Sample Research Paper On Small-Scale Qualitative Research Project
Type of paper: Research Paper
Topic: Business, Democracy, Minority, Education, Study, Challenges, People, Community
Application 1: Evaluation of Doctoral Study—Foundation of Study
There are over four million registered small businesses that are owned by people from minority communities in the United States of America. Since 2007, these businesses have provided employment opportunities for over 4.5 million people. Additionally, the small businesses owned by people from minority communities have generated over 660 billion dollars in terms of revenue (Minority Business Development Agency, 2010).
Numerous statistics have been published regarding the failure rate of new small businesses. According to Engel (2013), 50% to 70% of new startup businesses fail within eighteen months of operation. The statistics are even direr for businesses owned by people from minority communities. The biggest challenge for these businesses is access to capital (Weltman, 2007). Nonetheless, some businesses owned by people from minority communities are resilient and operate to success. This is against the gradient where the probability of failure for small businesses owned by minorities is high (Hillman, 2001).
Against the backdrop high failure rates, some businesses owned by minority communities navigate the challenges they face and succeed into big entities. The purpose of this study is to explore local businesses owned by minorities and have been in operation for over five years in order to understand the source of their resiliency (Tirrell, 2009).
Central Research Question
The central research question for this doctoral study is as follows:
How did you manage the startup challenges you faced as a minority small business owner in order to grow your business into the thriving entity it is today?
The gestation of a startup business is influenced by numerous factors. The conceptual framework below shows the interplay of these factors (Greene & Owen, 2004).
Application 2: Small-Scale Qualitative Research Project—IRB Requirements and Identifying Interviewees
Two respondents have been identified to take part in the small-scale qualitative research project. The two respondents are minority business owners in the local town. One of the respondents is called Cleo Stewart while the other respondent is called Loyd Burnett. Cleo Stewart owns a small daycare business in the local town. On the other hand, Loyd Burnett owns a mechanic shop and a car dealership. I know these two individuals personally.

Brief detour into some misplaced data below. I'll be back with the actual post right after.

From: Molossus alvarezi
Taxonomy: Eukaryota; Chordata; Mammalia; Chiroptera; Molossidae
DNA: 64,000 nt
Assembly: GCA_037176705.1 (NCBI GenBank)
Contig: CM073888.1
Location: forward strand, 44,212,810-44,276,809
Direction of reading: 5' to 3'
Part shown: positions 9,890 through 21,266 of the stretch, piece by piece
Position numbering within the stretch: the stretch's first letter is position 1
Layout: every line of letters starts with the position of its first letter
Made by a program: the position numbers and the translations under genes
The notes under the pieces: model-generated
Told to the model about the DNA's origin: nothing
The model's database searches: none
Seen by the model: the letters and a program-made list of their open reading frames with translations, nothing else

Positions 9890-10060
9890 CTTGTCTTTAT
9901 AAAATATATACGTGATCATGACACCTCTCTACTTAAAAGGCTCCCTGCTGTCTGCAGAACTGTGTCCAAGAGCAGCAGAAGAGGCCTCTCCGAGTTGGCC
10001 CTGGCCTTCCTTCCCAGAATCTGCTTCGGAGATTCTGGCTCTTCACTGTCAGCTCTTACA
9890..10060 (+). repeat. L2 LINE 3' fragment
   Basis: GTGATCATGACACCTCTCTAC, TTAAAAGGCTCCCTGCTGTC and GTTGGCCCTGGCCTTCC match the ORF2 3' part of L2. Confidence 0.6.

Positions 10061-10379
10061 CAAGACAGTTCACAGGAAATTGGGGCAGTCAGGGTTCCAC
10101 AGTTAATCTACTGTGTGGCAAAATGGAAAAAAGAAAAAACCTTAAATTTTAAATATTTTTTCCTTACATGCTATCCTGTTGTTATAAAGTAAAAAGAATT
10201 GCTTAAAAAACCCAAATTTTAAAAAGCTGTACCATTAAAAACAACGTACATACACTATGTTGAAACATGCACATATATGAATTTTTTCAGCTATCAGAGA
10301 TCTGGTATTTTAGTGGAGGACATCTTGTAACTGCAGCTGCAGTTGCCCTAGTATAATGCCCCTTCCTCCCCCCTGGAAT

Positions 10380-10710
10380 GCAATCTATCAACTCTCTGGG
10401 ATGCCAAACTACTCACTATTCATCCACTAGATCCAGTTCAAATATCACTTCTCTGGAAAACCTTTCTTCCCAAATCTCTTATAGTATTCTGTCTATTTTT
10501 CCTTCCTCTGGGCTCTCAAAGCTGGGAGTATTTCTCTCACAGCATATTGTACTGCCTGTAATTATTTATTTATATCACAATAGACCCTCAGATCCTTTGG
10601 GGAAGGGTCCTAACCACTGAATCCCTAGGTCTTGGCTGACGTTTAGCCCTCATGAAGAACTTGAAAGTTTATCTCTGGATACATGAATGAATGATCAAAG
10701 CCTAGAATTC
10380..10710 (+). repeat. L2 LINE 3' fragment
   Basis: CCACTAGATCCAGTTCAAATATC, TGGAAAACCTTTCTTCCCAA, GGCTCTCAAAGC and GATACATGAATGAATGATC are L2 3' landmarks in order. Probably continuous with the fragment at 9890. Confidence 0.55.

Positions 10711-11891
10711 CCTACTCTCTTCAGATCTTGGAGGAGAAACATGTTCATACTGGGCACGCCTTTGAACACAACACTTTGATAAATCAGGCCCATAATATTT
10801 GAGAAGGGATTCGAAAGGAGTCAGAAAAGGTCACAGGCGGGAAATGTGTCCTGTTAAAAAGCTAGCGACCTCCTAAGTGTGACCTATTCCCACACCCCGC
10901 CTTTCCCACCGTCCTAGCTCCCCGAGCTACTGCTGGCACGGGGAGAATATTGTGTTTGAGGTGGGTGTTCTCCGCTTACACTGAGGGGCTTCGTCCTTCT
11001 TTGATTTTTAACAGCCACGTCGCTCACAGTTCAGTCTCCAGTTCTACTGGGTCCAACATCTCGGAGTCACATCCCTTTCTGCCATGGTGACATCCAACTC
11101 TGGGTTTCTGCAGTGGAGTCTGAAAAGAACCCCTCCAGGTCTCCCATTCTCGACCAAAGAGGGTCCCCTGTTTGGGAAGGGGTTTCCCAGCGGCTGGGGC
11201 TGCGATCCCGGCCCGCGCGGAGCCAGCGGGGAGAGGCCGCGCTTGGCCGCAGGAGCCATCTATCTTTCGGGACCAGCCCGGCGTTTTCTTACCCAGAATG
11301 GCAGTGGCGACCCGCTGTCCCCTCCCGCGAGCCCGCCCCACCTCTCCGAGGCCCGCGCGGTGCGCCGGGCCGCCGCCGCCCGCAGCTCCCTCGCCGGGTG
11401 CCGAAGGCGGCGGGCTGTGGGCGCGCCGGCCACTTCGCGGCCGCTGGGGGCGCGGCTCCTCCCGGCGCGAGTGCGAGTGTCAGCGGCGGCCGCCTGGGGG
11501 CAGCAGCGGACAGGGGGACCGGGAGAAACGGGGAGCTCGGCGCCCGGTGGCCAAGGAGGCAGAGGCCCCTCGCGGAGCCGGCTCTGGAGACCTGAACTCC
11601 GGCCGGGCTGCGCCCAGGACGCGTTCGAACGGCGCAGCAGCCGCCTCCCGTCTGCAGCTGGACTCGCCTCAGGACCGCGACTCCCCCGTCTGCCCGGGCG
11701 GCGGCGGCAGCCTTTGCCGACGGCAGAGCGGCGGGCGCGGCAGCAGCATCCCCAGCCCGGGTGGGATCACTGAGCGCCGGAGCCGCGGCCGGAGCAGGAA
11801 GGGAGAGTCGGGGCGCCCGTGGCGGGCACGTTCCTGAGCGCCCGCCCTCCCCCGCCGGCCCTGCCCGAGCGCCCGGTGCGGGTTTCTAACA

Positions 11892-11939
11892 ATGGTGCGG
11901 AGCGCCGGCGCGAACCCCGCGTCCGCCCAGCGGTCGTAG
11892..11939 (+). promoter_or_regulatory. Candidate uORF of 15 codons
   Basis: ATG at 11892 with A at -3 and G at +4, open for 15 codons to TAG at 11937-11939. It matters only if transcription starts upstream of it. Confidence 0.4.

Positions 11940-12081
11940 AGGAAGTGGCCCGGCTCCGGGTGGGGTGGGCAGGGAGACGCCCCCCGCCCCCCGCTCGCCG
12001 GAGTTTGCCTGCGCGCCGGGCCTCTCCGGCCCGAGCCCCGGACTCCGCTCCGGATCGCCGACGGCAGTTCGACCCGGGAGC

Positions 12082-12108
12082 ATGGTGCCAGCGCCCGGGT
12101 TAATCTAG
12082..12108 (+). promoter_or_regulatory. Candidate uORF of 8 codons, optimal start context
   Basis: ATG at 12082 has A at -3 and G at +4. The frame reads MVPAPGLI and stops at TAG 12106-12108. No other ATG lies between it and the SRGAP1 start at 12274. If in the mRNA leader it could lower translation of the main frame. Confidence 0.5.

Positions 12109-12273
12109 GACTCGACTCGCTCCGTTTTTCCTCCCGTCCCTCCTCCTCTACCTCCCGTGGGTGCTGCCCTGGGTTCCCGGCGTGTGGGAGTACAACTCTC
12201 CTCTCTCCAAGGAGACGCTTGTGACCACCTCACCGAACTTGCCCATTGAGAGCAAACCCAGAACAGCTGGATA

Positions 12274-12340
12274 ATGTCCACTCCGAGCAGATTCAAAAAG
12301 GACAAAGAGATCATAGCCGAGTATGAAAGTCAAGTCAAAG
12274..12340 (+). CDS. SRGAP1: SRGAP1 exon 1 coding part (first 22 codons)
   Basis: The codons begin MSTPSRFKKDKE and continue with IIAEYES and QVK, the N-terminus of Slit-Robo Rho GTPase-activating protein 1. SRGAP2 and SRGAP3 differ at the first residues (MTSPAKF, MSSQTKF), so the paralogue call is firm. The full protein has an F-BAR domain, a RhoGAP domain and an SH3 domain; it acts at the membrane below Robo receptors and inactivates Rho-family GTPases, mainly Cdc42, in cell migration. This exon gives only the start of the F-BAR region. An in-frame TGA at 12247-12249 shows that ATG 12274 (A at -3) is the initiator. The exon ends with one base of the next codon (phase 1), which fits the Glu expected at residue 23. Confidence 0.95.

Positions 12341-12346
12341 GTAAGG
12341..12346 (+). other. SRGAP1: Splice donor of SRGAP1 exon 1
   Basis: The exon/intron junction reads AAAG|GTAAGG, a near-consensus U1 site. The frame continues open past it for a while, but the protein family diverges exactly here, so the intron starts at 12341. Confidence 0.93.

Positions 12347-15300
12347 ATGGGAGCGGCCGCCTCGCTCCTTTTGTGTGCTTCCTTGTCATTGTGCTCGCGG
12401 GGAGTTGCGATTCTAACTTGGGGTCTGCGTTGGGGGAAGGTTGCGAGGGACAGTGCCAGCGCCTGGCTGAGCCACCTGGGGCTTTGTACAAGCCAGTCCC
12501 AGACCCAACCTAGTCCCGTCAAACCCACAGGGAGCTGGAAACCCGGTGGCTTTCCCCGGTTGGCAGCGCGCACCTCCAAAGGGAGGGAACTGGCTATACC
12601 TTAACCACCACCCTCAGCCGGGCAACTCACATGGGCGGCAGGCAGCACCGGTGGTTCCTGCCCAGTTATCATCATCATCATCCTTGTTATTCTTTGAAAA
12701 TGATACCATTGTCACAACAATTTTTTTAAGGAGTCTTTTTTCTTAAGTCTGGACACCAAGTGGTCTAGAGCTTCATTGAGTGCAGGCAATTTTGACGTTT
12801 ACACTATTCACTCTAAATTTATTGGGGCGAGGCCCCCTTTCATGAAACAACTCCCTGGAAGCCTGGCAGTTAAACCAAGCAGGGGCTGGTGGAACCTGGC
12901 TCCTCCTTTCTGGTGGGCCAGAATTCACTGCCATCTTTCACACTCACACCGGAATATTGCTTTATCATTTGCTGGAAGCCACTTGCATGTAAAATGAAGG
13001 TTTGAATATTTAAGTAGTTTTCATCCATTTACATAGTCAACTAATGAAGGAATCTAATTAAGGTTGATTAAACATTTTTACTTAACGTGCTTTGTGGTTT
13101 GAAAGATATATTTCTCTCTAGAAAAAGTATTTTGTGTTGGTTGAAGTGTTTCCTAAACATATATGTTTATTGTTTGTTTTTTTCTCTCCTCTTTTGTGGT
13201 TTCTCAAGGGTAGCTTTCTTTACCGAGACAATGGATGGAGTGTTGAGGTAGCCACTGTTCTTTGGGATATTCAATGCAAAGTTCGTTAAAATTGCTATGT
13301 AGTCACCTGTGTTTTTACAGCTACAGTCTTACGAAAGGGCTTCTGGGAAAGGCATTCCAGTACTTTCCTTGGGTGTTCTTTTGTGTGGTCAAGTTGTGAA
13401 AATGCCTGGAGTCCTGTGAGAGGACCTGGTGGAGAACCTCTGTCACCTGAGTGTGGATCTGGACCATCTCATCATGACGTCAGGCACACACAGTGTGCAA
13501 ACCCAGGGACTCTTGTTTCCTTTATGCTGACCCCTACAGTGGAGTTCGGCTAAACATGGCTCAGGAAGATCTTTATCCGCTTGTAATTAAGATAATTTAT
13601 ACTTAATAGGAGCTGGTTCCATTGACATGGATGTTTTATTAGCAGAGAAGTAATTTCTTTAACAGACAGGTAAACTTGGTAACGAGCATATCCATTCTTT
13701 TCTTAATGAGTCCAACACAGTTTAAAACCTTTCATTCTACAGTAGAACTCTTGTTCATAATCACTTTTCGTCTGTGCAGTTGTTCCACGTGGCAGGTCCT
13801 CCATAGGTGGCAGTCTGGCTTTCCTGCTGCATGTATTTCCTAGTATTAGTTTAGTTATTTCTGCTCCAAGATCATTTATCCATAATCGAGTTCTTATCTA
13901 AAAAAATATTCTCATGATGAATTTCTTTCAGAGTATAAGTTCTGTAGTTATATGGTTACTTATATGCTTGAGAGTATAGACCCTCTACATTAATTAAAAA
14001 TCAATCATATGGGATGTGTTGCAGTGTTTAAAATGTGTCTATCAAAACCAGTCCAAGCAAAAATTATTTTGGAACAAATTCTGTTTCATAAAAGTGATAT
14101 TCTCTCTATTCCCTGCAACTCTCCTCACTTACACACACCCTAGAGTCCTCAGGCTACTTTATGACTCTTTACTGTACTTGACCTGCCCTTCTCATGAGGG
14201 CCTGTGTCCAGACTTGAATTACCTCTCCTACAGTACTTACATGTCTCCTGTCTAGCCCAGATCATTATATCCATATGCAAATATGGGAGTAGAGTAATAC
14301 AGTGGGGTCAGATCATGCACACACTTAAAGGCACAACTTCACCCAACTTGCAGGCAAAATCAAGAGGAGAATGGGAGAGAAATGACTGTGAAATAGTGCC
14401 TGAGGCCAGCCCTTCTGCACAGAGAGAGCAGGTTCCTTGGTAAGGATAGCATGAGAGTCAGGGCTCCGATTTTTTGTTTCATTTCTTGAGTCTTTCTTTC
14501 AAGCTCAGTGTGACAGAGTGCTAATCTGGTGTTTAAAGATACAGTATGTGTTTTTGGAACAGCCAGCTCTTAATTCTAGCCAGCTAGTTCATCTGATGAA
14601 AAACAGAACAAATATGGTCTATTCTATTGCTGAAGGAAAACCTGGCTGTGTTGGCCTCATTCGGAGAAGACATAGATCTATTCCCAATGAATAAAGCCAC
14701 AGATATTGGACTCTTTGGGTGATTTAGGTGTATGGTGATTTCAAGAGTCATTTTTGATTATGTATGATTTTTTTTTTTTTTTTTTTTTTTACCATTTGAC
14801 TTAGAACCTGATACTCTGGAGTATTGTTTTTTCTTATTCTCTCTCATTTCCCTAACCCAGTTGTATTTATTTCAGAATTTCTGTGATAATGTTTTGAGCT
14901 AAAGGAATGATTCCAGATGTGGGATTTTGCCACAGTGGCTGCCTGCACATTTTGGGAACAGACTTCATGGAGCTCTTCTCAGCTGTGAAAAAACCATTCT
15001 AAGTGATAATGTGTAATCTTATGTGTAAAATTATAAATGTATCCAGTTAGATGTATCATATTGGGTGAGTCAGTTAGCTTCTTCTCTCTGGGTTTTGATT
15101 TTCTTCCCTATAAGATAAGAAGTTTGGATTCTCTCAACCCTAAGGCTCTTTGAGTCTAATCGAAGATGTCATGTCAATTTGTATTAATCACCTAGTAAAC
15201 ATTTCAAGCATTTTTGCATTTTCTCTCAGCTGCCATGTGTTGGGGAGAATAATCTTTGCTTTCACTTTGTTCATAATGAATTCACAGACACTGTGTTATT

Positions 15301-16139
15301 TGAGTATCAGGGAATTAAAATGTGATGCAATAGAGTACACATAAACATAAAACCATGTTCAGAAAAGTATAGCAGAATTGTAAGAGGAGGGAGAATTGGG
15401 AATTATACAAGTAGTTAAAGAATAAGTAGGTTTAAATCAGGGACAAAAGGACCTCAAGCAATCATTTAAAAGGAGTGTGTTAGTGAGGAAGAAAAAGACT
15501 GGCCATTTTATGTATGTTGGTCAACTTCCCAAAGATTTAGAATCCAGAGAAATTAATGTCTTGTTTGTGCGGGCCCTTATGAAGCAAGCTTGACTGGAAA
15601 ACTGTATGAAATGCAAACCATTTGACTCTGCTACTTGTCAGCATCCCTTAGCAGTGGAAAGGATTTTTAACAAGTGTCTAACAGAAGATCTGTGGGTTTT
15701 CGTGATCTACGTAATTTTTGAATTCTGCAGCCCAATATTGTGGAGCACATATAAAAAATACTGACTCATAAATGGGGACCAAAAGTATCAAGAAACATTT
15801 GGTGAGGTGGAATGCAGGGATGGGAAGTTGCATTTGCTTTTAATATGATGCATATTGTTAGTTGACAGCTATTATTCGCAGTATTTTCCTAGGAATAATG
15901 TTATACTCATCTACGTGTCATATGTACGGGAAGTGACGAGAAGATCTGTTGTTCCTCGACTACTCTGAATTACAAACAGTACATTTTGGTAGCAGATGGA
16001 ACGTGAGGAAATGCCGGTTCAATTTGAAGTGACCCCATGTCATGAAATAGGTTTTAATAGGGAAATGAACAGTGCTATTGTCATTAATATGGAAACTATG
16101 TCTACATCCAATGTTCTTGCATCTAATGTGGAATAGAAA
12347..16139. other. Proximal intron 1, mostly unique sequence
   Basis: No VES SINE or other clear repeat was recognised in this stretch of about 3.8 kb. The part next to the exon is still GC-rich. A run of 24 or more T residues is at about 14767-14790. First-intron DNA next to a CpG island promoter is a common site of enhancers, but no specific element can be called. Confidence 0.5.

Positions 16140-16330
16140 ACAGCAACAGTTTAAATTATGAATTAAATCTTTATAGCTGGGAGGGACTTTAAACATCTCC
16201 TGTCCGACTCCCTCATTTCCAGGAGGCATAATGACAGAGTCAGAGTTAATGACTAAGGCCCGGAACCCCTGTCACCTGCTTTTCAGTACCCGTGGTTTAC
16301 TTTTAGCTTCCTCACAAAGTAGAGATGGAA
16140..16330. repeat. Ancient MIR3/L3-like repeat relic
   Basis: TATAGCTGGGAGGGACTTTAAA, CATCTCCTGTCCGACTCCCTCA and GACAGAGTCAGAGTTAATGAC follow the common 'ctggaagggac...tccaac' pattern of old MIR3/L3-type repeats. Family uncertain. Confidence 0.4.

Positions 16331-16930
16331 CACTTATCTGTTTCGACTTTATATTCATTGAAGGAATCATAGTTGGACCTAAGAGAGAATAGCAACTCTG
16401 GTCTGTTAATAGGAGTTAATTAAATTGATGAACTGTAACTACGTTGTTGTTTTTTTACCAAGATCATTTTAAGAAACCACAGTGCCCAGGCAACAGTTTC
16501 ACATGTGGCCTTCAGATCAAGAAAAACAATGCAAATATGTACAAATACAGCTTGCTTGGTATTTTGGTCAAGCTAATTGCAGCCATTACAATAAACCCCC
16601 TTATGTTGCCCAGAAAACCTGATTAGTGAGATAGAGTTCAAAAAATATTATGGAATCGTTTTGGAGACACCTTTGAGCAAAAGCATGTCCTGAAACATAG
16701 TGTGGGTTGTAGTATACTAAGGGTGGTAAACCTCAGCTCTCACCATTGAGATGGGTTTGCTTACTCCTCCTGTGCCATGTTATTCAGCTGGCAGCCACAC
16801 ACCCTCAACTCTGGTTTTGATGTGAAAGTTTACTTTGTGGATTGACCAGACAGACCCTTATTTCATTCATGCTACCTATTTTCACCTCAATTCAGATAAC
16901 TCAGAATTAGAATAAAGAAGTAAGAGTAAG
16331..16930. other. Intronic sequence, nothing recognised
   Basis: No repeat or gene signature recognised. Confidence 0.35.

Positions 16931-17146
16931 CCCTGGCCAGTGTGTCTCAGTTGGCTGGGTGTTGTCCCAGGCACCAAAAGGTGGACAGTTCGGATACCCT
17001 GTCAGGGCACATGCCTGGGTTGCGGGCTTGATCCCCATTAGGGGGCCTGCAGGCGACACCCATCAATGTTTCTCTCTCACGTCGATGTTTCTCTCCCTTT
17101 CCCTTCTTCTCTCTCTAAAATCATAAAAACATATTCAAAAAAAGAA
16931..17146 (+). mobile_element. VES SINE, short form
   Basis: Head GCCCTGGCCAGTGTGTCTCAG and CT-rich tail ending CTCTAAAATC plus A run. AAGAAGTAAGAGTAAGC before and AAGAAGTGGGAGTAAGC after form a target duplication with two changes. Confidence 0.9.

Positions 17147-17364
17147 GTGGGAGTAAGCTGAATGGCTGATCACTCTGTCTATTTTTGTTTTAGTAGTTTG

For over fifteen years, I have watched these two businessmen navigate various socioeconomic challenges to nurture their businesses into the sturdy entities they are presently (Williams, 2008). Their input through in-depth interviews will help build perspective and shed light into the resilience of businesses owned by minorities even in the context of numerous and potentially crippling challenges and high rates of failure (Berman-Rubera, 2012). Information from these two successful entrepreneurs is vital in explaining the resilience of small businesses owned by minorities in the face of adversity (Dana, 2007).
The two respondents identified above are cleared based in the simplified requirements of the Institutional Review Board. More precisely, they are of sound mind, aged above eighteen years and are not imprisoned. I do not hold any supervisory obligations on either of the respondents. In collecting information from these respondents, the doctoral study will further adhere to the requirements of the Institutional Review Board, with special focus on the confidentiality of the information collected from the respondents.
Minority Business Development Agency. (2010). Access to capital is still a challenge for minority business enterprises . Retrieved 22 Jan. 2015 from http://www.mbda.gov/ node/357
Berman-Rubera, S. (2012). 100 Tips to Small Business Results: Tips and Case Studies to Grow Business Owners and Propel Revenue. Bloomington, IN: Author House.
Dana, L. P. (2007). Handbook of research on ethnic minority entrepreneurship: A co- evolutionary view on resource management. Cheltenham, UK: Edward Elgar.
Engel, P. (2013). Small Business Owners Don't Fear The Devastatingly High Failure Rate. Retrieved 22 Jan. 2015 from http://www.businessinsider.com/small-business-owners-are- optimistic-2013-6
Greene, P. & Owen, M. (2004). Race and ethnicity. Handbook of entrepreneurial dynamics. Retrieved 22 Jan. 2015 from http://www.sagepub.com/upm-data/5007_Gartner_Chapter _3.pdf
Hillman, R. (2001). Small business: Efforts to facilitate equity capital formation. Collingdale. Diane Publishing.
Meek, A. (2015, 01). Minority-owned businesses still face challenges. Retrieved 22 Jan. 2015 from http://www.memphisdailynews.com/editorial/ArticleEmail.aspx?id=28797
Tirrell, R. (2009). The wisdom of resilience builders: How our best leaders create the world's most enduring enterprises. Bloomington, IN: Author House.
Weltman, B. (2007). The rational guide to building small business credit. Rollinsford, NH, USA: Rational Press.
Williams, I. (2008). Strategic Planning in Small Businesses: A Phenomenological Study Investigating the Role, Challenges, and Best Practices of Strategic Planning. Ann Arbor. ProQuest